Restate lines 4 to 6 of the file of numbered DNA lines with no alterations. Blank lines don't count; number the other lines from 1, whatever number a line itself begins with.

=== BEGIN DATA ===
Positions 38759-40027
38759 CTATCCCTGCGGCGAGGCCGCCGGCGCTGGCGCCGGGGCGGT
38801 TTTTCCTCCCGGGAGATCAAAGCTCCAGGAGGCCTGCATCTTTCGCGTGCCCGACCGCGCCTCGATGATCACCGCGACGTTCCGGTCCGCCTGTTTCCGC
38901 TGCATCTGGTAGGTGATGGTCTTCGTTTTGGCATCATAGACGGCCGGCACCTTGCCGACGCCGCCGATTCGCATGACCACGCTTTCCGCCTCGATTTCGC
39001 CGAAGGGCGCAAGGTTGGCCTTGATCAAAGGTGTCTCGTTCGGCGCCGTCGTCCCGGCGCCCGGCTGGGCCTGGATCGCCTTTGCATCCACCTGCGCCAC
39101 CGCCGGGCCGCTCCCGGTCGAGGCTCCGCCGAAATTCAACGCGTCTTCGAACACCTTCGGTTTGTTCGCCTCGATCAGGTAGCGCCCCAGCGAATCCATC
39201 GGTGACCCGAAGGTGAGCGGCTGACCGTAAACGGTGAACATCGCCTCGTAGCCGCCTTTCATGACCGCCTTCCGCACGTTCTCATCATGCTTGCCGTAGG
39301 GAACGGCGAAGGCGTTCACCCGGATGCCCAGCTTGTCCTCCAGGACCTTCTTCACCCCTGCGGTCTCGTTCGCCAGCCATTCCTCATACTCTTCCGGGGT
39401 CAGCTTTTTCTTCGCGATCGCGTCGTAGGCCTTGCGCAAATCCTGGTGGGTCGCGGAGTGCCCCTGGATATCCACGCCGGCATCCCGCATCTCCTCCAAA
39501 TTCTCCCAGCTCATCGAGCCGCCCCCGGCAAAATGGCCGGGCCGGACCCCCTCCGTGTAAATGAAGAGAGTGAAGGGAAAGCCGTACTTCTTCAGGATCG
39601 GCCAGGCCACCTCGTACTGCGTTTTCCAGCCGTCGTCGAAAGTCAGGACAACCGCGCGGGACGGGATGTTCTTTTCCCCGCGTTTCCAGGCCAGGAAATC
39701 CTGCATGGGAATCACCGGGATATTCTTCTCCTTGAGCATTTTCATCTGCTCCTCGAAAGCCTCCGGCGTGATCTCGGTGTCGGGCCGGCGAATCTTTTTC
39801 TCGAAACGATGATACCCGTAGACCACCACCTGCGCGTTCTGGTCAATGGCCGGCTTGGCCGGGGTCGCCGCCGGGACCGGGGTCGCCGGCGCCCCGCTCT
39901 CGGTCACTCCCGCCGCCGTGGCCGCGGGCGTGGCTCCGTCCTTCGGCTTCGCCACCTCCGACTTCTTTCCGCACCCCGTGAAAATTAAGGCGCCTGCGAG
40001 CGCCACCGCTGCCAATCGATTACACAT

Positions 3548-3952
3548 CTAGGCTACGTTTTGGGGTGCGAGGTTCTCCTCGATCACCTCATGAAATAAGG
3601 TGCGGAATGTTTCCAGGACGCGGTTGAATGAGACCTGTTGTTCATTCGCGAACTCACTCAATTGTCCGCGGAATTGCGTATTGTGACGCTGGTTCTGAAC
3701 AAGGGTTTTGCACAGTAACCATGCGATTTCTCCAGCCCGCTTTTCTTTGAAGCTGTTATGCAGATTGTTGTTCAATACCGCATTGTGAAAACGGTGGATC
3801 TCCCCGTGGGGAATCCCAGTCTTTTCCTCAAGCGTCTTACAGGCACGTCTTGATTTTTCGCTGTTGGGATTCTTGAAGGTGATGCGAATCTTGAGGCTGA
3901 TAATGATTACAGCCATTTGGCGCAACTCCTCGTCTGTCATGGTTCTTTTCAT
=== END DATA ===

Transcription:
38901 TGCATCTGGTAGGTGATGGTCTTCGTTTTGGCATCATAGACGGCCGGCACCTTGCCGACGCCGCCGATTCGCATGACCACGCTTTCCGCCTCGATTTCGC
39001 CGAAGGGCGCAAGGTTGGCCTTGATCAAAGGTGTCTCGTTCGGCGCCGTCGTCCCGGCGCCCGGCTGGGCCTGGATCGCCTTTGCATCCACCTGCGCCAC
39101 CGCCGGGCCGCTCCCGGTCGAGGCTCCGCCGAAATTCAACGCGTCTTCGAACACCTTCGGTTTGTTCGCCTCGATCAGGTAGCGCCCCAGCGAATCCATC